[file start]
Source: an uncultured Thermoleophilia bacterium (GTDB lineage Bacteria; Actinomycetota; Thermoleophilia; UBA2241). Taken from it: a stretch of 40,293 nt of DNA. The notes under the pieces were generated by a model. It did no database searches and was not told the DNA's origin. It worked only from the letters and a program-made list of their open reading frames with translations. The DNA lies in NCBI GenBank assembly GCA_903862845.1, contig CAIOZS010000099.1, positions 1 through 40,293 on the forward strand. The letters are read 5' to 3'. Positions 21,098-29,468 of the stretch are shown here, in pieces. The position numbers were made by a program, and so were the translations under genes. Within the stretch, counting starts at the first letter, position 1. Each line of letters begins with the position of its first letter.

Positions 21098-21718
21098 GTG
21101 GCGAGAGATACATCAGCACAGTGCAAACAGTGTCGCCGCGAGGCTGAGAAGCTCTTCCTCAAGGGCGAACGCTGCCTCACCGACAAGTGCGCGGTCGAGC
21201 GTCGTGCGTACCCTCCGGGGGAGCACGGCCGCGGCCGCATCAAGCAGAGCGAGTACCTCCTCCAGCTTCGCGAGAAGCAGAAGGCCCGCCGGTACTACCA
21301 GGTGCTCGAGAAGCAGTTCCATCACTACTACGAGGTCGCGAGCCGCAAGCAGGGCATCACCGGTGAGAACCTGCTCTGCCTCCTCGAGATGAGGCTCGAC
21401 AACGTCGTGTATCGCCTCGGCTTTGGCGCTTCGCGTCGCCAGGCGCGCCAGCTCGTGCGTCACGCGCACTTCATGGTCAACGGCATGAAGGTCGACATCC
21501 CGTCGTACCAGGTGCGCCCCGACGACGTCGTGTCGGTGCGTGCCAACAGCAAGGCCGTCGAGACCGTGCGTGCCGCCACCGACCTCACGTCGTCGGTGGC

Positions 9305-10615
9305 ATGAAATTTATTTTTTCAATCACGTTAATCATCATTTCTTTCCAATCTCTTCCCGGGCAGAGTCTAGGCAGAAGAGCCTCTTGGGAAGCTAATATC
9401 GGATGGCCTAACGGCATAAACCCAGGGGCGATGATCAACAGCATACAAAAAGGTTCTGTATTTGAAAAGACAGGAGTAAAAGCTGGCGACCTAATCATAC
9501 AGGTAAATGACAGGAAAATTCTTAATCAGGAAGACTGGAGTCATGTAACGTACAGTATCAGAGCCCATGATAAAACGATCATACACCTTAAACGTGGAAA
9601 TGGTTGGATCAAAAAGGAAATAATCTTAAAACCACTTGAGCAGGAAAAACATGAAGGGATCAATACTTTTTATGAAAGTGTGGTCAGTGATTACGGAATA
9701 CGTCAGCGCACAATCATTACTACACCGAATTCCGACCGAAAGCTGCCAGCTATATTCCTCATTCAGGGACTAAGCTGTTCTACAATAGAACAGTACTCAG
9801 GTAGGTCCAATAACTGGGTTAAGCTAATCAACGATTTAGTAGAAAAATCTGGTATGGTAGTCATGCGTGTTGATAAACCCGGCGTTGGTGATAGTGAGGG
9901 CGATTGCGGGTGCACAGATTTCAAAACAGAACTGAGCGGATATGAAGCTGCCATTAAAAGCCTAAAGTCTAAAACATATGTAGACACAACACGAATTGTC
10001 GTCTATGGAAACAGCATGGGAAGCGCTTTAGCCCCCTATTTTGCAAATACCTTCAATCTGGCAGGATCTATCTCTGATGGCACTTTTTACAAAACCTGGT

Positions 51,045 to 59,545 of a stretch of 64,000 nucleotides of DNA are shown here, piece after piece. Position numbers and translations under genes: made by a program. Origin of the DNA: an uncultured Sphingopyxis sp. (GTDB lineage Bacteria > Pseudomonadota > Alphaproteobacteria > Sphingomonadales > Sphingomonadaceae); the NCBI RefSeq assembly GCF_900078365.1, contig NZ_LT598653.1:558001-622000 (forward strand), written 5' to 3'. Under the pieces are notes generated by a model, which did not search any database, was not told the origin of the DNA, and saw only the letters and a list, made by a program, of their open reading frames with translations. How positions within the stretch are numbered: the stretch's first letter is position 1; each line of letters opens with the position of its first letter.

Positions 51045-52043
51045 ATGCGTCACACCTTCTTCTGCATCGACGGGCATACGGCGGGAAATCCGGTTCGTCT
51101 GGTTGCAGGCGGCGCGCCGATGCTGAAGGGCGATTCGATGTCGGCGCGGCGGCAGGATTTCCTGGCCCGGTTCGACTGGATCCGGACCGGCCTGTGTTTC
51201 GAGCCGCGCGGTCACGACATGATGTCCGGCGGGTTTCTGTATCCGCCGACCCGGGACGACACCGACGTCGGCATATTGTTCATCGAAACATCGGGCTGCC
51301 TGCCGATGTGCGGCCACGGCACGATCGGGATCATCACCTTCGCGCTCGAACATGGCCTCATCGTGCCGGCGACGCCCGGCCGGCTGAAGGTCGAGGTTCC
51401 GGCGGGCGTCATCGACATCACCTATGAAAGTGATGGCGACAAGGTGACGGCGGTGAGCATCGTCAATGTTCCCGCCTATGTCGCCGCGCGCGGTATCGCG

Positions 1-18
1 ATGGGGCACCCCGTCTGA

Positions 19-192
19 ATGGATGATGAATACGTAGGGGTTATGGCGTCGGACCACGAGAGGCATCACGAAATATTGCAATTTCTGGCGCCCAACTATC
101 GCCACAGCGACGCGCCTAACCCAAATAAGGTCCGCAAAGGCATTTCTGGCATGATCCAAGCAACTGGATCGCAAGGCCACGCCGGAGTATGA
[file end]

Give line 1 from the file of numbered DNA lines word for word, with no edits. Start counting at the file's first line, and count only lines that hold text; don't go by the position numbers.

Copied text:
Source: an uncultured Thermoleophilia bacterium (GTDB lineage Bacteria; Actinomycetota; Thermoleophilia; UBA2241). Taken from it: a stretch of 40,293 nt of DNA. The notes under the pieces were generated by a model. It did no database searches and was not told the DNA's origin. It worked only from the letters and a program-made list of their open reading frames with translations. The DNA lies in NCBI GenBank assembly GCA_903862845.1, contig CAIOZS010000099.1, positions 1 through 40,293 on the forward strand. The letters are read 5' to 3'. Positions 21,098-29,468 of the stretch are shown here, in pieces. The position numbers were made by a program, and so were the translations under genes. Within the stretch, counting starts at the first letter, position 1. Each line of letters begins with the position of its first letter.